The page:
CDC Issues New Guidance On Masks In Nursing Homes To Help Prevent COVID-19

On Friday, September 23, the U.S. Centers for Disease Control and Prevention (CDC) released updated guidelines regarding the use of personal protective equipment (PPE) in healthcare settings, specifically for nursing home facilities. These new guidelines ease the use of PPE that falls under the category of "source control," defined by the CDC as, "respirators or well-fitting facemasks or cloth masks to cover a person's mouth and nose to prevent spread of respiratory secretions when they are breathing, talking, sneezing, or coughing," as per the news release.

However, the new guidelines are extended only to healthcare facilities located in regions with low COVID-19 case counts, reports CBS News. Based on the CDC, this would include counties who now have the option of dropping masking requirements for health care professionals, patients, and visitors. This decision comes in the face of growing immunity amongst Americans due to vaccination, previous infection, preventative measures, as well as increased access to available treatment methods (via press release).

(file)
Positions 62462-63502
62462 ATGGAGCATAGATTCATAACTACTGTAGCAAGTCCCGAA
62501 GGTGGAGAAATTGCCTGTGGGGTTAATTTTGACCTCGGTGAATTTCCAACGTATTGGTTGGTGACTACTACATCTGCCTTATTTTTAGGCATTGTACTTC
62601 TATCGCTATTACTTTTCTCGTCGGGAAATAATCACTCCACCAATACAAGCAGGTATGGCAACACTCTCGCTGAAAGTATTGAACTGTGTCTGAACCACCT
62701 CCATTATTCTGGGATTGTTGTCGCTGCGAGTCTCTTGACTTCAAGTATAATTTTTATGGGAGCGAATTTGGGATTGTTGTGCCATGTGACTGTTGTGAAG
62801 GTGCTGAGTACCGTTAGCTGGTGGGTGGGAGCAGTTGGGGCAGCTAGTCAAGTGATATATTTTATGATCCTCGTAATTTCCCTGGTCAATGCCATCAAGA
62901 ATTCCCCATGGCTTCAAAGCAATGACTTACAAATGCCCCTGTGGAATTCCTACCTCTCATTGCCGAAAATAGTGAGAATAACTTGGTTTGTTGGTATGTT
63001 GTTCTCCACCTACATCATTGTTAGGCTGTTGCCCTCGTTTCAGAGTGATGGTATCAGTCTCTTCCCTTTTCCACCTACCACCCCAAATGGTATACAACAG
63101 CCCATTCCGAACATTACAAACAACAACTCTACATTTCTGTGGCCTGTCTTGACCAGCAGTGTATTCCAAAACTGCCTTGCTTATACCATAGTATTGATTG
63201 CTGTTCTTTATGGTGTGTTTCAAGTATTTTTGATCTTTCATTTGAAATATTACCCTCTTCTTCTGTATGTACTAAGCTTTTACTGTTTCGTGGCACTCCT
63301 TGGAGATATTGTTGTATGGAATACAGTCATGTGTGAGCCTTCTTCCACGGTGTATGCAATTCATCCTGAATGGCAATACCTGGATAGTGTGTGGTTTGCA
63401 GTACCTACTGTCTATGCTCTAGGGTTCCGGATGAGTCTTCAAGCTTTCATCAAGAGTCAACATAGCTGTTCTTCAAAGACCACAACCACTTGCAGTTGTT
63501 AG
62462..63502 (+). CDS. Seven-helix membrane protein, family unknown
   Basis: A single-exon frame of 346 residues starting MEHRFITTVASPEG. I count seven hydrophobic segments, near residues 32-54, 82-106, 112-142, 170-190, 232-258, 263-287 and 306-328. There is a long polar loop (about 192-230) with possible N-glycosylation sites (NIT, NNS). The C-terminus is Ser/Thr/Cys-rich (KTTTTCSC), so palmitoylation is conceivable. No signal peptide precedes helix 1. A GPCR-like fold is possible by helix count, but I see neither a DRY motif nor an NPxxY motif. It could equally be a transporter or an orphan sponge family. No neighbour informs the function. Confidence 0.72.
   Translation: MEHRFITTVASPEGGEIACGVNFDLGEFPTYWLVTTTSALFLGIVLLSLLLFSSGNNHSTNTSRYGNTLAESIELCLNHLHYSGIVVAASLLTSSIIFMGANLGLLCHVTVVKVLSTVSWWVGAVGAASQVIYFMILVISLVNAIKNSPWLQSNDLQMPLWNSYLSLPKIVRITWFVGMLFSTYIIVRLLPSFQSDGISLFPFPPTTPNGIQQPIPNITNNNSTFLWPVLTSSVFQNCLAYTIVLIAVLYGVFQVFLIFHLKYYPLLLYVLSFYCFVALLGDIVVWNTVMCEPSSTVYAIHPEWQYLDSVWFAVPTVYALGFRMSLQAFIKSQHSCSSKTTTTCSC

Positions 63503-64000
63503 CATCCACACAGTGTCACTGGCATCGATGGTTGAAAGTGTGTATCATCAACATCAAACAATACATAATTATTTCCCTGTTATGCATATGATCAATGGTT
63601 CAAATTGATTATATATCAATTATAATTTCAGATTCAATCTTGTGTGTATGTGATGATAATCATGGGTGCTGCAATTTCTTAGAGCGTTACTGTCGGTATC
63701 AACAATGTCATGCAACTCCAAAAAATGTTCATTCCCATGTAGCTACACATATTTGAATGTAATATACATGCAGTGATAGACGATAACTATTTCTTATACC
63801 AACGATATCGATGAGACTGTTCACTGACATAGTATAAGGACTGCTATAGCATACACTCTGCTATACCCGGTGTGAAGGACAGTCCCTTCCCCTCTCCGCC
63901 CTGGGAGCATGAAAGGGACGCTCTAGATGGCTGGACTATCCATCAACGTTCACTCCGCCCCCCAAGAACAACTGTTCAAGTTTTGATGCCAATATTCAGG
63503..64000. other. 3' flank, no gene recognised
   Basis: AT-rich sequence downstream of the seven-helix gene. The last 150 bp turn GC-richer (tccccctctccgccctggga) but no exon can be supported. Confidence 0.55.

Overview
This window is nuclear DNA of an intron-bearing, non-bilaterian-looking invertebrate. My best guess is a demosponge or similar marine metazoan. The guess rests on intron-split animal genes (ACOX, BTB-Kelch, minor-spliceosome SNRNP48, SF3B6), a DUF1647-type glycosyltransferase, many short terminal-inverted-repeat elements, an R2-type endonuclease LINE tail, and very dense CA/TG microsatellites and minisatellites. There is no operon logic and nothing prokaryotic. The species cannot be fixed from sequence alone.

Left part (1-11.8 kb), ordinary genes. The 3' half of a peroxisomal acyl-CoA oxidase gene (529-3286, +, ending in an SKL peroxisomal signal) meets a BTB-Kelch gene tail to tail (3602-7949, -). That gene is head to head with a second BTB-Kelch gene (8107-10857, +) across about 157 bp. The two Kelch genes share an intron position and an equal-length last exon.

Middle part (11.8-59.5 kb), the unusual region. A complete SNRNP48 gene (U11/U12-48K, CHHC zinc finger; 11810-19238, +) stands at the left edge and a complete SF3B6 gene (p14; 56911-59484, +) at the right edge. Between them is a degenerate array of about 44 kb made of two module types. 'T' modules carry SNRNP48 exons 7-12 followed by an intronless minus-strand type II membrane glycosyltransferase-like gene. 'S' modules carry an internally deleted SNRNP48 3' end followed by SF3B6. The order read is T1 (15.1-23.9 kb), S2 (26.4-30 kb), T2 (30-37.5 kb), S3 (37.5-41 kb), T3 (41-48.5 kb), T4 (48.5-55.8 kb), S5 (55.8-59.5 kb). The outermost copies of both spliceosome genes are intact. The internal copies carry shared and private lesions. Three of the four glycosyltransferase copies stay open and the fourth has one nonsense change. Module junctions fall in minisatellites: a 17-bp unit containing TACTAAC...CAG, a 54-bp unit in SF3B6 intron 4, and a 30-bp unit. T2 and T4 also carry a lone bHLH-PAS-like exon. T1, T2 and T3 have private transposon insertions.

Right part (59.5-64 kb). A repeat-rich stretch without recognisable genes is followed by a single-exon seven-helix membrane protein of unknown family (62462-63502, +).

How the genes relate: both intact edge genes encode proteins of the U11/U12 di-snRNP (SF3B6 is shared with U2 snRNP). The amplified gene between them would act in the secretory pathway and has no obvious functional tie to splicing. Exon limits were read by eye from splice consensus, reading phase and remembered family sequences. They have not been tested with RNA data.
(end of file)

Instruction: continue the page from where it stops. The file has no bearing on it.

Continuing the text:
Exceptions to the new masking guidelines

The CDC also noted scenarios in which continued masking would still be recommended, such as in the event of an outbreak or when interacting with a patient with compromised immunity, according to CBS News. Additionally, those in healthcare settings are encouraged to continue masking in the event of viral exposure, a confirmed case of infection, or if exhibiting respiratory illness-related symptoms, as per the press release.

Otherwise, healthcare professionals working in counties with low COVID-19 case numbers may opt to forgo masking while in areas restricted to healthcare personnel only, such as a staff break room. In light of the new recommendations, the CDC also encouraged all patients, visitors, and healthcare providers to stay updated with their COVID-19 vaccinations.

Holly Harmon, a senior vice president for the American Health Care Association and the National Center for Assisted Living, announced in a public statement the ways in which the new guidance will have a positive impact on patients and healthcare workers alike. "After more than two years, residents will get to see more of their caregivers' smiling faces, and our dedicated staff will get a moment to breathe," as reported via CBS News.